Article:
Food inflation falls for fifth month in a row
Food and non-alcoholic beverage inflation decreased by 1.3 percent between July and August 2023, dropping to 13.6 percent, according to ONS.
Food and non-alcoholic beverage inflation has dipped to 13.6 percent in August 2023, down from 14.6 percent in July 2023, according to updates from the Office For National Statistics (ONS).
ONS has also revealed that the Consumer Prices Index (CPI) rose by 6.7 percent in the 12 months leading up to August 2023, which is down from 6.8 percent in July.
In fact, the largest downward contributions to the change in CPIH and CPI annual rates came from food, with ONS finding prices rose by less in August 2023 than in the same month in 2022.
Between July and August 2023, food and non-alcoholic beverages prices rose by 0.3 percent. Meanwhile, when looking at the same two months in 2022, prices rose by 1.5 percent.
According to ONS, the easing of inflation largely came from food categories milk, cheese and eggs, vegetables and fish.
Taking a closer look at the categories annual rate for milk, cheese and eggs fell from 18.7 percent in July to 15.3 percent in August. Meanwhile, vegetable prices also fell considerably, down from 17.7 percent in July to 14 percent in August. In addition, fish prices decreased during these months in 2023 but rose during this period last year. ONS has also revealed fish prices, including fresh, chilled, frozen and processed fish and sea food, has lead to a “slowing annual rate” from 13.4 percent in July to 6.8 percent in August 2023.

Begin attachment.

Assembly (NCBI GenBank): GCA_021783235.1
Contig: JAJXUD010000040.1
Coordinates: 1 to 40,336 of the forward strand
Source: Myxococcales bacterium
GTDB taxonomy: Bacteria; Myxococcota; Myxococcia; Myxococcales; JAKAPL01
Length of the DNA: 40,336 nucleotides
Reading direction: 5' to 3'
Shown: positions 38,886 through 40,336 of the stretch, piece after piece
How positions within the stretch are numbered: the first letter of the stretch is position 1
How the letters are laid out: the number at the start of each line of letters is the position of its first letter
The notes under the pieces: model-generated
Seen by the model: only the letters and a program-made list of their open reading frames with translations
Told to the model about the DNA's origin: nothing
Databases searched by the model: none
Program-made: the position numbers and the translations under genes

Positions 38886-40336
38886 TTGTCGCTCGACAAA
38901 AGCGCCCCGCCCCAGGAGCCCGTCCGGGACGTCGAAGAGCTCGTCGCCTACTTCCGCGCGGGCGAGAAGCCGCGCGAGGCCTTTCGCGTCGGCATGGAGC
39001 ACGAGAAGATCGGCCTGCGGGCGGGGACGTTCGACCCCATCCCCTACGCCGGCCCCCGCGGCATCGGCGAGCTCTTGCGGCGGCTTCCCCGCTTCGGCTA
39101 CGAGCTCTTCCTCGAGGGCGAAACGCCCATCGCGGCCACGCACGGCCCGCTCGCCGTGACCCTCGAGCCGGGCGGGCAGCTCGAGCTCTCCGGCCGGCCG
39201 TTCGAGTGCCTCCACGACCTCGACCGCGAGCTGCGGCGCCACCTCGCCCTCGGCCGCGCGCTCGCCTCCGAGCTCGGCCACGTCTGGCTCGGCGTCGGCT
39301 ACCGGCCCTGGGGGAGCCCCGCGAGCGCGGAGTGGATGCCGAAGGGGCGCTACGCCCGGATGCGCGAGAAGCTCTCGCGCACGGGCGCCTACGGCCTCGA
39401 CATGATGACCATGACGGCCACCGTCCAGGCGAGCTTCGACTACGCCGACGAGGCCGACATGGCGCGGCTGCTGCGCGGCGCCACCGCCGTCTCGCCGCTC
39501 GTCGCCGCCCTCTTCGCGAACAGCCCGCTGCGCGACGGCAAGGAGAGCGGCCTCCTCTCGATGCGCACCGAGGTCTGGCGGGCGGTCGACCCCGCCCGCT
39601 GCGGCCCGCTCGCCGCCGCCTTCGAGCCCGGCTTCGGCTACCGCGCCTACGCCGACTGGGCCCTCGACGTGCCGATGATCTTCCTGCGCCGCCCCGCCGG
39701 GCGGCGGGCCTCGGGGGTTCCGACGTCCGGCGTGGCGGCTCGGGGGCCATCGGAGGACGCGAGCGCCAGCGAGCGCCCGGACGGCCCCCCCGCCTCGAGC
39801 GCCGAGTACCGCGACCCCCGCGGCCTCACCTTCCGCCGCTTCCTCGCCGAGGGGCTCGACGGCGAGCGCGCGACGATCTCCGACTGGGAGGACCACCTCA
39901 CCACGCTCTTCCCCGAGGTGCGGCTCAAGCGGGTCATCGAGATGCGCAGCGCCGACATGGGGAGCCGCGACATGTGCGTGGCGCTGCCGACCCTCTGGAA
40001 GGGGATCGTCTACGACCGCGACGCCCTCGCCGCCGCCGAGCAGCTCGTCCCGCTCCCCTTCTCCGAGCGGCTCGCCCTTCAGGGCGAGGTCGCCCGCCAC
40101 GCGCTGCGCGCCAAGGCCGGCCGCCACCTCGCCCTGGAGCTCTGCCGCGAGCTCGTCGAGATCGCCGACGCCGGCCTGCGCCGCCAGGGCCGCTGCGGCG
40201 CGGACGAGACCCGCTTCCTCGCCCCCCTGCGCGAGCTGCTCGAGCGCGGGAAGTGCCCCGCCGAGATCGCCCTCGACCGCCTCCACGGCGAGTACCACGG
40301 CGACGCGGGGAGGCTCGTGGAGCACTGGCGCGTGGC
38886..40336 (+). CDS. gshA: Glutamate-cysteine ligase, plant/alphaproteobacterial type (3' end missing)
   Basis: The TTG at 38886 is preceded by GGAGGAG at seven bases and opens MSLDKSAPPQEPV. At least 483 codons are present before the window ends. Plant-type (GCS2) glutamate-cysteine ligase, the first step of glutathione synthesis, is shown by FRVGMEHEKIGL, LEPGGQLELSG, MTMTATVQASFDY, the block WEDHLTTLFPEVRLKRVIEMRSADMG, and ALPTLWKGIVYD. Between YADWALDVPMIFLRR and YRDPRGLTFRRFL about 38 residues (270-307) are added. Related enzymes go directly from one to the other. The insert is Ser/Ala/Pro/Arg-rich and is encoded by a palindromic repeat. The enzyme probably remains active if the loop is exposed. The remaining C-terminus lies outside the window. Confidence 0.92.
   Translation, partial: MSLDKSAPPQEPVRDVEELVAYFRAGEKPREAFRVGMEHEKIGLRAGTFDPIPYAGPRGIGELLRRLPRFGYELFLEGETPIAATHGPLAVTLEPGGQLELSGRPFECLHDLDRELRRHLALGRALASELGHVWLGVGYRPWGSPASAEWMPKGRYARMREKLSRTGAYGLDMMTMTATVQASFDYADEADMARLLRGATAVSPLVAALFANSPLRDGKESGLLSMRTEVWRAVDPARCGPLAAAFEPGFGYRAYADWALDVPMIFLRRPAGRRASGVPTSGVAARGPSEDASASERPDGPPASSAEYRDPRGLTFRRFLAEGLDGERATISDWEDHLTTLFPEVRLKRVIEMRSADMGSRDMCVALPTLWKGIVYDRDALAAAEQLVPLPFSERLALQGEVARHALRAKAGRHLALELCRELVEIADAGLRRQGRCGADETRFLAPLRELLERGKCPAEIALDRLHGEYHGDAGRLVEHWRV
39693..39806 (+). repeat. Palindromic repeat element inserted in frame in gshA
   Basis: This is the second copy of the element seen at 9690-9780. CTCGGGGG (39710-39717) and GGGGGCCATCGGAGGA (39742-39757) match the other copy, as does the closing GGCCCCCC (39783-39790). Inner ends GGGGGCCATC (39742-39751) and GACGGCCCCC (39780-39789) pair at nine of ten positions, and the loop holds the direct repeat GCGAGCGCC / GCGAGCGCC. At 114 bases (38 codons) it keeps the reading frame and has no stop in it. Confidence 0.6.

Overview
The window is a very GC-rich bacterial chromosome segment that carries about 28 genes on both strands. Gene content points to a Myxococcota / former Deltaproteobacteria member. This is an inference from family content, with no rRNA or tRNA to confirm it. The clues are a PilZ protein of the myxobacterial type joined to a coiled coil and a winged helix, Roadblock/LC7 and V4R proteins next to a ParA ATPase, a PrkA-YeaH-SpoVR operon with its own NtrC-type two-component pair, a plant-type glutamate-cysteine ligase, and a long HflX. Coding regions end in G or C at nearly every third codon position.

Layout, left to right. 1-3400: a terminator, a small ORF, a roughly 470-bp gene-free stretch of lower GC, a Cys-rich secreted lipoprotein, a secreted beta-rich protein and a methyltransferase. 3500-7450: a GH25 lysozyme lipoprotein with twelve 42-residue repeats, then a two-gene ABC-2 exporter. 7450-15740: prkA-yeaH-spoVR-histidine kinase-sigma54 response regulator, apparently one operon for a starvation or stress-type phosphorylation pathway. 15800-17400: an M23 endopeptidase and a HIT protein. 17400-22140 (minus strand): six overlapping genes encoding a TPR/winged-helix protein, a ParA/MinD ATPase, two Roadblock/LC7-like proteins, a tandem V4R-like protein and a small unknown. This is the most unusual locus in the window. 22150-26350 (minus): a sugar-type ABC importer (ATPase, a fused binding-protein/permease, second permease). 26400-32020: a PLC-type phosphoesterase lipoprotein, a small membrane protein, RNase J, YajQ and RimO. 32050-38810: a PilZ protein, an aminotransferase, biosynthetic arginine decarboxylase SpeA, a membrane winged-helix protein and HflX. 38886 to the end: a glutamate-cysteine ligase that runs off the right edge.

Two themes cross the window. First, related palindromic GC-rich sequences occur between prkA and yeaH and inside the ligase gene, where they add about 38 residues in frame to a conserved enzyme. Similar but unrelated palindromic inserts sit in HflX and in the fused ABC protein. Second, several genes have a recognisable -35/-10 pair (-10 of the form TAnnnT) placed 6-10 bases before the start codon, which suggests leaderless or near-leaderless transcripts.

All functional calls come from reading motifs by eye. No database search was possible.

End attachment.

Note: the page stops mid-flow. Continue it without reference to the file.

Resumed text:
Helen Dickinson, Chief Executive of the British Retail Consortium, shared her view that the fall in food inflation “[underpins] the hard work by retailers to bring costs down”.
Dickinson went on to note: “Fierce competition between supermarkets has helped to bring down prices for many essentials including bread, butter, milk and fish.”
However, Dickinson also shared “With headline inflation still above 6 percent and at risk of being pushed back up from rising oil prices, retailers are in line for an increase of more than £400m-a-year in their business rates bill, determined by September’s CPI.
This announcement would put further pressure on consumer prices, just as inflation is beginning to come under control. Last week, 44 retail leaders called on the Chancellor to freeze the business rates multiplier, which would otherwise hold back investment, including in new shops and jobs.”